I was amazed when I used mine the first time... they raise the whole machine about 3 inches . 2 up and loaded with food etc. never made any marks under the quad. see pic in link above...

    BTW, how do you open that gate?
    Which make of trail camera do you use? How does it hook up to send the pic?


     
    KID #51B  4s 140W to 24V 900Ah C&D AGM
    CL#29032 FW 2126/ 2073/ 2133 175A E-Panel WBjr, 3 x 4s 140W to 24V 900Ah C&D AGM 
    Cotek ST1500W 24V Inverter,OmniCharge 3024,
    2 x Cisco WRT54GL i/c DD-WRT Rtr & Bridge, Hughes1100 Sat Modem
    Eu3/2/1000i Gens, 1680W & E-Panel/WBjr to come, CL #647 asleep
    West Chilcotin, BC, Canada
  • Dave AngeliniDave Angelini Solar Expert Posts: 3,329 ✭✭✭✭
    If the 3rd radio stops transmitting I have access to a helicopter up in A Yosemite at 10,000 feet. It blows a hole in the snow and lands:)
    You guys go out in that stuff?
    "we go where power lines don't" Sierra Mountains near Mariposa/Yosemite CA
     http://members.sti.net/offgridsolar/
    E-mail offgridsolar@sti.net

  • softdownsoftdown Solar Expert Posts: 1,556 ✭✭✭✭
    edited November 29 #35
    If you are using the MYMIDNITE you will know if the panels are ''snowed under'', couple that low input  with  the Weather service IR image of the area which gives you the cloud cover.... easy to know without having a camera using precious power ;



    Major Colorado passes have cameras mounted on both sides and can be publicly viewed. I like to view the pass before my 220-240 mile trek to Denver.  http://www.keno.org/colorado_web_cams/colorado_cams.htm   A DO meter with internet connectivity would be nice though I did not readily find such an item.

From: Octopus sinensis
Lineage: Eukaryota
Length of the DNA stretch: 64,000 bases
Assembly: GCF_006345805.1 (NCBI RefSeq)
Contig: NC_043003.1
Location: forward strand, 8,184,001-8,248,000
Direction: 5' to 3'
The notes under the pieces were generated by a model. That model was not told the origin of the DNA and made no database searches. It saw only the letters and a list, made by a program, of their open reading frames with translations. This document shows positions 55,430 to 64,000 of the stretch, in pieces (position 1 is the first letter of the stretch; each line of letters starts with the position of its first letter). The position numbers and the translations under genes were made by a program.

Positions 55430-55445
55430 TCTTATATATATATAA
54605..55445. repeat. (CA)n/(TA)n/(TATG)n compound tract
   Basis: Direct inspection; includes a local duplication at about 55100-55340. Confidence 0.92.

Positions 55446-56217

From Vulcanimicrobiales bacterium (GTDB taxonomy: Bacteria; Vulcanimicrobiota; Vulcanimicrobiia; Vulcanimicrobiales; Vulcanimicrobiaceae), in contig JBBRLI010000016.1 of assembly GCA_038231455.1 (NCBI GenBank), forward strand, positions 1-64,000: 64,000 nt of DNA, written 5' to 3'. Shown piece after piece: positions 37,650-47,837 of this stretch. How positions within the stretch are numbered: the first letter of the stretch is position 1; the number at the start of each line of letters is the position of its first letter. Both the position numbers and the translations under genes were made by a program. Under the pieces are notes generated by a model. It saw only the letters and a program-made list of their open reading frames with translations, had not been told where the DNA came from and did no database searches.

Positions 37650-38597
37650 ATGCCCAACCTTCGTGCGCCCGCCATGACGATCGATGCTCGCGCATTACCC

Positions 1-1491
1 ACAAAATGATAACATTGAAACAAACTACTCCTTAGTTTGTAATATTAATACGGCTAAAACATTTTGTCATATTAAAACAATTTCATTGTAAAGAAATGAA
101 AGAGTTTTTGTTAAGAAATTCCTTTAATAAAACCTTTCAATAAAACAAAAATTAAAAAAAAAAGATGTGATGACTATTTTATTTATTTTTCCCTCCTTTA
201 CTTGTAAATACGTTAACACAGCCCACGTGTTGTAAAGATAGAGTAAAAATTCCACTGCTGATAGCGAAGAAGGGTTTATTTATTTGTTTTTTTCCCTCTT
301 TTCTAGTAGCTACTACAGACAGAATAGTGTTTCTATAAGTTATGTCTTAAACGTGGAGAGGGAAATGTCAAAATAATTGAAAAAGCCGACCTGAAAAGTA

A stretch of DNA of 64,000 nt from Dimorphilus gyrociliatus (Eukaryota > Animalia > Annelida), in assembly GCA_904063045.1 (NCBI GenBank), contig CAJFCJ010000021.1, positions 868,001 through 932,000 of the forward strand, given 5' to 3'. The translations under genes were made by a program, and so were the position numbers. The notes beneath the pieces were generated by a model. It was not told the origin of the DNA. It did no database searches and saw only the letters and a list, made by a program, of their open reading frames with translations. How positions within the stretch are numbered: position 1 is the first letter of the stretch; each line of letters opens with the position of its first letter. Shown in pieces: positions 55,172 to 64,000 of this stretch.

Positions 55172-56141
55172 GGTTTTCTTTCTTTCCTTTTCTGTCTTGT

First Bank:16 180 watt Grape Solar with  FM80 controller and 3648 Inverter....Fullriver 8D AGM solar batteries. Second Bank/MacGyver Special: 10 150 watt BP Solar with Renogy MPPT 40A controller/ and Xantrex C-35 PWM controller/ and Morningstar PWM controller...Cotek 24V PSW inverter....forklift and diesel locomotive batteries
  • softdownsoftdown Solar Expert Posts: 1,556 ✭✭✭✭
    Hmmmm....depth of snow should not matter to a snowmobile. I've only done about 1500 miles off trail though. There is a risk at very high altitudes, say ~ timberline or so, that many are unaware of. The snow can be so light that it is impossible to walk. That is why I carry snowshoes. 10,000' should be wet enough to walk on. I've done some helicopter skiing around Durango.